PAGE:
Burnt Sutra


Featured Fragment 2: X2010:1.36


The piece featured here is an example of what is known as a “burnt sutra” (or yakekyō): a sutra scroll or book that has survived a fire. The accompanying Geirinsō slip identifies it to be a fragment of the “Nigatsudō burnt sutras.” The Nigatsudō sutras were a set of sixty scrolls of the Flower Ornament Sutra copied in the eighth century, originally stored in a temple hall called Nigatsudō at a Buddhist monastery of Tōdaiji in Nara prefecture, Japan. This set accidentally caught fire during an annual festival in 1667, leaving scorch marks on many of its volumes.

The sutra was copied in silver ink on indigo-dyed paper. It is currently pasted onto a light-blue backing paper. The upper 3/4 of the paper is completely lost, and the bottom few characters are barely visible. The heat discolored much of the silver to a blue-pink color, while the burnt edges of the paper create a beautiful gradation of deep brown to brown-purple.

“Burnt sutras” were and still are prized collectables. The patterns accidentally created through the chemical reaction of the fire are mesmerizing, and they capture the Buddhist teaching of impermanence in a poetic way, adding to its appeal.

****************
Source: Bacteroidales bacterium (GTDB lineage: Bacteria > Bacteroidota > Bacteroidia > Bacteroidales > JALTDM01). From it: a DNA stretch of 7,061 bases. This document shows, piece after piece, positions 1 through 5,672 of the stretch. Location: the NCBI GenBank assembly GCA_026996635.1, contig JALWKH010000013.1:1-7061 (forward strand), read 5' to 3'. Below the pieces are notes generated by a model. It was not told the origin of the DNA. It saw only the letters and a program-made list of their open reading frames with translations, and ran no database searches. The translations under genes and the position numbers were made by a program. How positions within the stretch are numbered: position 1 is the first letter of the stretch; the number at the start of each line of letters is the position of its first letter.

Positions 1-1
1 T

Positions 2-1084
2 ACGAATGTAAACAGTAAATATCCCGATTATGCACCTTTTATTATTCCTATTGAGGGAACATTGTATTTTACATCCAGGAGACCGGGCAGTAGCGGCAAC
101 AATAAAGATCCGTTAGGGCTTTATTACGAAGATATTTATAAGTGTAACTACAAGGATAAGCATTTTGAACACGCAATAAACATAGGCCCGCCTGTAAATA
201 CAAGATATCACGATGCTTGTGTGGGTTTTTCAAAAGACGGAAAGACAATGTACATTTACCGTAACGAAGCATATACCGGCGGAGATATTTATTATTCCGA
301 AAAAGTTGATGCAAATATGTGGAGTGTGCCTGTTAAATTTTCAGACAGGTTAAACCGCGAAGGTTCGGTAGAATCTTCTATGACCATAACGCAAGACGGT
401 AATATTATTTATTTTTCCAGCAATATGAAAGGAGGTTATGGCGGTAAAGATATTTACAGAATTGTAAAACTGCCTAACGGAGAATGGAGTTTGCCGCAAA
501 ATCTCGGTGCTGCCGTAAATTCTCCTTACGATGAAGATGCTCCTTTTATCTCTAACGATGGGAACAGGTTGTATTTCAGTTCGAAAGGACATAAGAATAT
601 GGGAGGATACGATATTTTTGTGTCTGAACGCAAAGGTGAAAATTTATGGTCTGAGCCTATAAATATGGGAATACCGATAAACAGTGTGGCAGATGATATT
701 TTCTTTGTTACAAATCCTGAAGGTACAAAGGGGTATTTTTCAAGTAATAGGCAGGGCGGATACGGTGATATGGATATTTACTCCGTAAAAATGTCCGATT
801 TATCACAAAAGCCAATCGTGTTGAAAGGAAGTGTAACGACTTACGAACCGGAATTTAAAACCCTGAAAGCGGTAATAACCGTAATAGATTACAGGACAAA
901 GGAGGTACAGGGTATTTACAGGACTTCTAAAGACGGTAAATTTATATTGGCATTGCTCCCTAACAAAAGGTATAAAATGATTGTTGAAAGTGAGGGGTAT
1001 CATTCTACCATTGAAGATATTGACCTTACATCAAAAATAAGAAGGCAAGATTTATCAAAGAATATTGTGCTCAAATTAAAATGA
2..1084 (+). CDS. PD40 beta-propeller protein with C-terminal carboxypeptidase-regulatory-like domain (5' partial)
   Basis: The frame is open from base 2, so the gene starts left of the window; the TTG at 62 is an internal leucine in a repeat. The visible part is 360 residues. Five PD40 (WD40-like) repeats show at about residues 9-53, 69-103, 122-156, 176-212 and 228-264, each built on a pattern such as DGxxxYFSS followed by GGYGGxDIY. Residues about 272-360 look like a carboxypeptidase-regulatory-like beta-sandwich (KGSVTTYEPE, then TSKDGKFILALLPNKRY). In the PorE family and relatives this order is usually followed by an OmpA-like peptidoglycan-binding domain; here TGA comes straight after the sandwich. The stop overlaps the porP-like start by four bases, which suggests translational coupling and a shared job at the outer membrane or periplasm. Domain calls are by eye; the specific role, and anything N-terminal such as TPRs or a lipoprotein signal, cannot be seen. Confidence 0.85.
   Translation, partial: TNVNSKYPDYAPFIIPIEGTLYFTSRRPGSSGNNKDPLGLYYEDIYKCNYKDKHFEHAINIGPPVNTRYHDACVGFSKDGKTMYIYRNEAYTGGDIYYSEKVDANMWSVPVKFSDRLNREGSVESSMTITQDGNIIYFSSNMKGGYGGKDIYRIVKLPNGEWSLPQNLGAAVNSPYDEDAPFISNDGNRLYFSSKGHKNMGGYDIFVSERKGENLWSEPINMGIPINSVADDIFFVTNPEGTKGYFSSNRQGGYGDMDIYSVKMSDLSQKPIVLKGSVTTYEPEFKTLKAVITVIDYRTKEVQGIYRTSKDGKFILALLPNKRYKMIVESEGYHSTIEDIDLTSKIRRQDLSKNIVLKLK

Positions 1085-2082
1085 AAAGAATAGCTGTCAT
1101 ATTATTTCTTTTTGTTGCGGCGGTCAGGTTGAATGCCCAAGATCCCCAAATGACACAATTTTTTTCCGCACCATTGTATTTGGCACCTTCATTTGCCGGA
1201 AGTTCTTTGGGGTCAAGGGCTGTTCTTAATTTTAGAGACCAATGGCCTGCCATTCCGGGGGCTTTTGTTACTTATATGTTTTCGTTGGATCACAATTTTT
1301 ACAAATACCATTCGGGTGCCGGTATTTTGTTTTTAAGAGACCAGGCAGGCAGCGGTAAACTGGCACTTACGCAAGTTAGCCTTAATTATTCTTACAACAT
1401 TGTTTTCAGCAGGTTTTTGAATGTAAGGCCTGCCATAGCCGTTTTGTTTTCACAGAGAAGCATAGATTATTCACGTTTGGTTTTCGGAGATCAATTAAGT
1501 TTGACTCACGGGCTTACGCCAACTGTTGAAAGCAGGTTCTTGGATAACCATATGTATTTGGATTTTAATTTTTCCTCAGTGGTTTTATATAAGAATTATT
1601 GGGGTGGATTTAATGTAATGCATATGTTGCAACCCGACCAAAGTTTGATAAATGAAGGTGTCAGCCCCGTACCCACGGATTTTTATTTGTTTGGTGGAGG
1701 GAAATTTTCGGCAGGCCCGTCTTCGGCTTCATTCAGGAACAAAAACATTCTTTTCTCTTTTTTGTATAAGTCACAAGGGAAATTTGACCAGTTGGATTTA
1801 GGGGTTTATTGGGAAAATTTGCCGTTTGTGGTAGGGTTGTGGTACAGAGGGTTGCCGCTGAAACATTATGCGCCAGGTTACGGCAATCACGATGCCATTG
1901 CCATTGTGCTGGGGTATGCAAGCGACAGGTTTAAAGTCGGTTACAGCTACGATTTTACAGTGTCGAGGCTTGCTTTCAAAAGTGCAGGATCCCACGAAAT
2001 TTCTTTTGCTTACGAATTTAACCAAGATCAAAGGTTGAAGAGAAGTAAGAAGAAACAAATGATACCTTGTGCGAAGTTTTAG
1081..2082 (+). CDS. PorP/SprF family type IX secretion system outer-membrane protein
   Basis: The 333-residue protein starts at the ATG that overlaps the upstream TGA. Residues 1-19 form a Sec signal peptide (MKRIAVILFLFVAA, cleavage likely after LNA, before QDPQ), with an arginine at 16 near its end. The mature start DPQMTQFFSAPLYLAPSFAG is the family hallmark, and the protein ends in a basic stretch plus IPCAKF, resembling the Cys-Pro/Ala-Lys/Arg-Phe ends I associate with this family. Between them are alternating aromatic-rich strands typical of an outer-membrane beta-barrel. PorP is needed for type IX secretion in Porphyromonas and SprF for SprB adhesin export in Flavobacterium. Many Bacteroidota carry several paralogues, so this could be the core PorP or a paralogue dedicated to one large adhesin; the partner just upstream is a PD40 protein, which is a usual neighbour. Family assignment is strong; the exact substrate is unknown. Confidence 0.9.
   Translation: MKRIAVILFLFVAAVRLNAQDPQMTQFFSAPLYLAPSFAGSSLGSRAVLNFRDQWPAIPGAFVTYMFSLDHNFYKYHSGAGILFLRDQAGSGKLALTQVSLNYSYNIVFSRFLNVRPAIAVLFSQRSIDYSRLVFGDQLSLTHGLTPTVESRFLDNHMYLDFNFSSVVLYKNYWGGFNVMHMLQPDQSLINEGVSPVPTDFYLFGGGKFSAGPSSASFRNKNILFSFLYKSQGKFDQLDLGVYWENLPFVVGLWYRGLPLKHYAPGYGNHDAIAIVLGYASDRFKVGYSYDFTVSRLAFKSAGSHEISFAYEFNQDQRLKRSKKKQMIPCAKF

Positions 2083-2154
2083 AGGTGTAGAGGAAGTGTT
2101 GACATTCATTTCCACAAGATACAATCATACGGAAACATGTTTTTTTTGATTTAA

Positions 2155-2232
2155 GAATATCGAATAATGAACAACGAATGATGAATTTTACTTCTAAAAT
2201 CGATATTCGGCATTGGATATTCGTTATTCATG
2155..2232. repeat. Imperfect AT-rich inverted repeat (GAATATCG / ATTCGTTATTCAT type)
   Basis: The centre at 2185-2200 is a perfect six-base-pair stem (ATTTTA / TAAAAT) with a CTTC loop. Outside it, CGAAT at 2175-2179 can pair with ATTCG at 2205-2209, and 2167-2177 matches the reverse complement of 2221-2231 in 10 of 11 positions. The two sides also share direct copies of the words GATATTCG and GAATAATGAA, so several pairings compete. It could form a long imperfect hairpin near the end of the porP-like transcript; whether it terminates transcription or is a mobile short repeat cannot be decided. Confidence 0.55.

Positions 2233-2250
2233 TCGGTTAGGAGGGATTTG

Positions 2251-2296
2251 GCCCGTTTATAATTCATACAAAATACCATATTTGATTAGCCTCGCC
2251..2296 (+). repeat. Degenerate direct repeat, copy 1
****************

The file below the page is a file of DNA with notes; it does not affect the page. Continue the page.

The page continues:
The glue residue around the peak of the fragment shows that browned tips may have peeled off after the piece was secured onto the backing paper. Beyond the burnt edges, the small pieces of paper that flaked off are carefully pasted, evidencing the owner’s effort to preserve as much of the fragment as possible.

With regard to the act of fragmentation of the sutras, the situation here is rather different from the “One-Character One-Buddha” example earlier (X2010:1.8). The disruption to the integrity of the sutra has already been done, not by the act of cutting, but by fire.

In Fragment X2010:1.36, the small pieces of paper that flaked off are also carefully preserved. In effect, what we are witnessing is the destruction by fire in slow motion. But from the evidence of careful mounting, we can understand that this gradual decay was most likely not the intent of the original owner. The intent here probably was more a preservation of this burnt fragment as it came to this owner – a crystallization or celebration of impermanence in permanent stop motion.

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